Artists have been selected for the City of Pittsburgh's 2021 expansion of its Art in Parks program! These eight local, national, and international artists and artist teams will be implementing high-impact public artworks in the City’s five regional parks: Frick, Schenley, Emerald View, Riverview, and Highland.

This program is made possible by the RADical ImPAct Grant, which was launched in celebration of the Allegheny Regional Asset District’s 25th anniversary with the intention of funding bold, forward-looking, creative projects that will have a radical impact on the region.

Below you can find some information on each park and the artists that will be working in them. Community engagement with the artists will begin this summer. The projects will be designed and installed on a staggered schedule through summer of 2022.




Pittsburgh’s five Regional Asset District Parks together make up around 2,000 acres, accounting for much of the City’s forest and green space. They also provide numerous recreational and cultural amenities, and hold much of the City’s collection of public art and memorials. Maps of each park can be found at the Pittsburgh Parks Conservancy website.



Schenley Park was created in 1889 with land donated by philanthropist Mary Schenley. A log cabin which sits in the park and was once owned by Schenley is considered to be the oldest home in Pittsburgh. The park is also home to Phipps Conservatory and the Bob O’Connor Golf Course, and sits adjacent to the City’s largest universities.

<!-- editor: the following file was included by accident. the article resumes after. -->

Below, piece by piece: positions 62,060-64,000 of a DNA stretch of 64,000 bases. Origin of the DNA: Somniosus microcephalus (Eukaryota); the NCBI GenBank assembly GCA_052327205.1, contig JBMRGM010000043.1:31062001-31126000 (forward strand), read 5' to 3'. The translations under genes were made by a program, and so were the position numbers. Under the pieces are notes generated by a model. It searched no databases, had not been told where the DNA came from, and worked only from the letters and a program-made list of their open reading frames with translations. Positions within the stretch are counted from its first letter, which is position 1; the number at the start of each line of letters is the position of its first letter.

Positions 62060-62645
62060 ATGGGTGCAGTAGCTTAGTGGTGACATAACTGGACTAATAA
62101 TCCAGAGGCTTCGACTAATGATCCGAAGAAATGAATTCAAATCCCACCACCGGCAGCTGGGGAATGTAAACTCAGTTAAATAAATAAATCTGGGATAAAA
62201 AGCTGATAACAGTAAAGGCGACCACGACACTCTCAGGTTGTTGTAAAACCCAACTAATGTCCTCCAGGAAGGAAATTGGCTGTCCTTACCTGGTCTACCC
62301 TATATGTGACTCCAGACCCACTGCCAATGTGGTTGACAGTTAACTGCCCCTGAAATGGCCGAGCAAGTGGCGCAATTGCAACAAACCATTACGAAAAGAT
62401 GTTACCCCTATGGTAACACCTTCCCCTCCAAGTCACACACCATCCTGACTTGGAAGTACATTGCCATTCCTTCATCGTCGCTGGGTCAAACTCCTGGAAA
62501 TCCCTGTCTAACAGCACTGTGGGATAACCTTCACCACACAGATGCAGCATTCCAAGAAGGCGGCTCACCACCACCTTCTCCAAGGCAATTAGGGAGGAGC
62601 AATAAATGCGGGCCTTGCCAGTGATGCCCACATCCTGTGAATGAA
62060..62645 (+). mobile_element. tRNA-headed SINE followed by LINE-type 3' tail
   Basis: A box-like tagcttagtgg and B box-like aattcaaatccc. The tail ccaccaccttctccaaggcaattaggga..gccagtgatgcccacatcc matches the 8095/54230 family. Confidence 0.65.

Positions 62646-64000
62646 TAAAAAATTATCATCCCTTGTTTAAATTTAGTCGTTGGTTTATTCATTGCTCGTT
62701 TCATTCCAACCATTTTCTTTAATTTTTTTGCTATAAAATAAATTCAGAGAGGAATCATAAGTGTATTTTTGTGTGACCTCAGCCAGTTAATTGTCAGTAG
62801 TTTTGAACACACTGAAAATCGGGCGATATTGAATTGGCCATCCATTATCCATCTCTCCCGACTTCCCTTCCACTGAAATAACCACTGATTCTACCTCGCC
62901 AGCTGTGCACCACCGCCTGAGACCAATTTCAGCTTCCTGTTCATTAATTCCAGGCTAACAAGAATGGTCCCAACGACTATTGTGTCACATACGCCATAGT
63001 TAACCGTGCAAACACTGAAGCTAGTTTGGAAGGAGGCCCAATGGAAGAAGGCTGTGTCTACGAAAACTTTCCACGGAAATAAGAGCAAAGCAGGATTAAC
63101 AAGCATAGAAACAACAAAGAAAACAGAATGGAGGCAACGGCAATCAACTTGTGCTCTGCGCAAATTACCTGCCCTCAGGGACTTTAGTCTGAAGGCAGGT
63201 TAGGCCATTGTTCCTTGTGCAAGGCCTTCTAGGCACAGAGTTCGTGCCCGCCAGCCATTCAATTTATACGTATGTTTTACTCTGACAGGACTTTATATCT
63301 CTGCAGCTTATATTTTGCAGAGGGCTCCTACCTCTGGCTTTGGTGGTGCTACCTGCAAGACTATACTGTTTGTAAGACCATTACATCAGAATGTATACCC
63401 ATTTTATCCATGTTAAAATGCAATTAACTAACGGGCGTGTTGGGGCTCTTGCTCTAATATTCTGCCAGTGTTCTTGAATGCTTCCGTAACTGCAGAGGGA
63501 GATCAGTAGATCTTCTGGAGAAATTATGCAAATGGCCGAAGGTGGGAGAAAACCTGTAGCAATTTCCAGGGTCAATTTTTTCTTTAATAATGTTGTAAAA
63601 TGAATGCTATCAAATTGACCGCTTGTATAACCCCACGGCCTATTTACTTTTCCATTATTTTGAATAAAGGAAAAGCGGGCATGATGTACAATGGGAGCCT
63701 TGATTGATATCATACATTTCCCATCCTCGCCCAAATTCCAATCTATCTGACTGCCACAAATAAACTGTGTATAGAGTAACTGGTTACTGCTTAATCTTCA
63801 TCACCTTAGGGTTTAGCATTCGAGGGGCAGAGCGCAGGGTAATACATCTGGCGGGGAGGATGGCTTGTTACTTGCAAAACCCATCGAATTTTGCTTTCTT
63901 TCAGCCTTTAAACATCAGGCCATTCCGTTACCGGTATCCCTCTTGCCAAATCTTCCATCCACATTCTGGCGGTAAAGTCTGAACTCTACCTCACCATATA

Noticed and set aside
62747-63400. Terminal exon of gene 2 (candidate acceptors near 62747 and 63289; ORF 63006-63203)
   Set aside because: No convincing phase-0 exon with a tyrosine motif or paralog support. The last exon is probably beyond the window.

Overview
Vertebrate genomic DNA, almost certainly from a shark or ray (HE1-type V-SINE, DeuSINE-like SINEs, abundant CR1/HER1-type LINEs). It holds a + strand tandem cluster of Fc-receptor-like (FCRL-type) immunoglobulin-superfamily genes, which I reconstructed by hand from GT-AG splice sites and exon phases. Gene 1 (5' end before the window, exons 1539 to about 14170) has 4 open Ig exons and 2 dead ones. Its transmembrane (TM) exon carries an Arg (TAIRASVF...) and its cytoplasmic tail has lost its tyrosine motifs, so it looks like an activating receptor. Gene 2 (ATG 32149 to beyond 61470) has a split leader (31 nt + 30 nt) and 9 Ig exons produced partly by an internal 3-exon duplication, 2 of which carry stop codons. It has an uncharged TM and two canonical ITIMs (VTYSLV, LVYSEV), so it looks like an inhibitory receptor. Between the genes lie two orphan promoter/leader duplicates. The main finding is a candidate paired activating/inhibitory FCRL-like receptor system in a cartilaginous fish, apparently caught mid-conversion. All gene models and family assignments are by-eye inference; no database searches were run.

Schenley Park Artists:

Ginger Brooks Takahashi – With almost 20 years of experience, Ginger Brooks Takahashi is a local artist, well known for her concept-driven work. Her work explores how we might creatively co-exist in our surroundings. She has experience across many mediums with a variety of materials and strives to create installations that fit into their environment using available resources to communicate the value and concepts of her artwork.

Suphitsara Buttra-Coleman – Suphitsara Buttra-Coleman is a spontaneous realism artist who specializes in portraiture with acrylic paint. As a mural artist, she creates pieces that reflect on people within their communities and in society. She plans to create a piece that inspires the Pittsburgh community and also provides them with a safe space within the park.



Emerald View Park is the newest of Pittsburgh’s Regional City Parks, being officially created in 2007. It was made of the consolidation of existing parks, greenways, and parcels of land. It features many trails winding up and down its hillsides, and beautiful scenic overlooks of the City and its rivers.